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Journal of Biomedical Optics

Application of two-photon flash photolysis to reveal intercellular communication and intracellular Ca2+ movements
Author(s): C. Soeller; M. D. Jacobs; P. Donaldson; M. B. Cannell; K. T. Jones; G. C. R. Ellis-Davies
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Paper Abstract

Two-photon excitation makes it possible to excite molecules in volumes of much less than 1 fl. In two-photon flash photolysis (TPFP) this property is used to release effector molecules from caged precursors with high three-dimensional resolution. We describe and examine the benefits of using TPFP in model solutions and in a number of cell systems to study their spatial and temporal properties. Using TPFP of caged fluorescein, we determined the free diffusion coefficient of fluorescein (D = 4×0–6 cm2/s at 20°C, which is in close agreement with published values). TPFP of caged fluorescein in lens tissue in situ revealed spatial nonuniformities in intercellular fiber cell coupling by gap junctions. At the lens periphery, intercellular transport was predominantly directed along rows of cells, but was nearly isotropic further from the periphery. To test an algorithm aiming to reconstruct the Ca2+ release flux underlying physiological Ca2+ signals in heart muscle cells, TPFP of DM-Nitrophen was utilized to generate artificial microscopic Ca2+ signals with known underlying Ca2+ release flux. In an experiment with mouse oocytes, the recently developed Ca2+ cage dimethoxynitrophenyl-ethyleneglycol-bis-(β-aminoethylether)-N,N,N,N tetraacetic acid-4 (DMNPE-4) was released in the oocyte cytosol and inside a nucleolus. Analysis of the resulting fluorescence changes suggested that the effective diffusion coefficient within the nucleolus was half of that in the cytosol. These experiments demonstrate the utility of TPFP as a novel tool for the optical study of biomedical systems.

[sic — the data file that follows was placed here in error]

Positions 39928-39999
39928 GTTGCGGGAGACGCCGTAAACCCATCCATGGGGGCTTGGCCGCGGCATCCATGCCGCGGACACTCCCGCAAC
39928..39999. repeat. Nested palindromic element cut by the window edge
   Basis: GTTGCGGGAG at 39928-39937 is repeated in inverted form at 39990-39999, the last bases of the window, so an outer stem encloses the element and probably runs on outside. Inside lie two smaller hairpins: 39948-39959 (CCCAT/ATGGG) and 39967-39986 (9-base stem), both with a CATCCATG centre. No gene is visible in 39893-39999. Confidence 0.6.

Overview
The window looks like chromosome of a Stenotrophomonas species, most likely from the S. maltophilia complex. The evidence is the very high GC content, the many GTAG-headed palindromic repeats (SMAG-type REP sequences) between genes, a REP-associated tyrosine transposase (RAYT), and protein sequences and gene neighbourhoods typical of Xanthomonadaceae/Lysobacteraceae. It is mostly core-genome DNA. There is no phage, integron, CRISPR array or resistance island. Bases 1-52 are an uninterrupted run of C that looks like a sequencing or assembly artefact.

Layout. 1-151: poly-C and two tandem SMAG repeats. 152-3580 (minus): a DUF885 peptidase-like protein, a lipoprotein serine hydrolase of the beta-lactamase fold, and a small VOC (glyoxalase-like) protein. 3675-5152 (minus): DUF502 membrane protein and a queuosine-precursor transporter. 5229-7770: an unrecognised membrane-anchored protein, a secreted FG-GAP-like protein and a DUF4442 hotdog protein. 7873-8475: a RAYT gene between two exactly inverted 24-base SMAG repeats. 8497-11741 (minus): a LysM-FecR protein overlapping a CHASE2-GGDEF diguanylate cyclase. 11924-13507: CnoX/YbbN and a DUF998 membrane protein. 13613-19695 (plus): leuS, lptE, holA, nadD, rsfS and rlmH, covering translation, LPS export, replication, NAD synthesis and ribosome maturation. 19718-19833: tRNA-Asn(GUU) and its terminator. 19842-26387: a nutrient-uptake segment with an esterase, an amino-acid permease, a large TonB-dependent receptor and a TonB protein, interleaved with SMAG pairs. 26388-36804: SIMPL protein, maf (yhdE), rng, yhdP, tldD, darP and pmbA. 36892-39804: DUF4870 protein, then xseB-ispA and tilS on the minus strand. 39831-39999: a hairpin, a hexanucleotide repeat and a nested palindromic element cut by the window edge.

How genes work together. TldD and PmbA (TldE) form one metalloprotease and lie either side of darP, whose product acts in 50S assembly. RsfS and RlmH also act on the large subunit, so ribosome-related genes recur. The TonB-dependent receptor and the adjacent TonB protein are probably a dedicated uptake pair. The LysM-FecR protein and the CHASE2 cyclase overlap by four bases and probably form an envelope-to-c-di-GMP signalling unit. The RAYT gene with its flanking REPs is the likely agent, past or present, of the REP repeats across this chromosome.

Paper Details

Date Published: 1 July 2003
PDF: 10 pages
J. Biomed. Opt. 8(3) doi: 10.1117/1.1582468
Published in: Journal of Biomedical Optics Volume 8, Issue 3
Show Author Affiliations
C. Soeller, Univ. of Auckland (New Zealand)
M. D. Jacobs, Univ. of Auckland (New Zealand)
P. Donaldson, Univ. of Auckland (New Zealand)
M. B. Cannell, Univ. of Auckland (New Zealand)
K. T. Jones, Univ. of Newcastle (United Kingdom)
G. C. R. Ellis-Davies, Drexel Univ. (United States)


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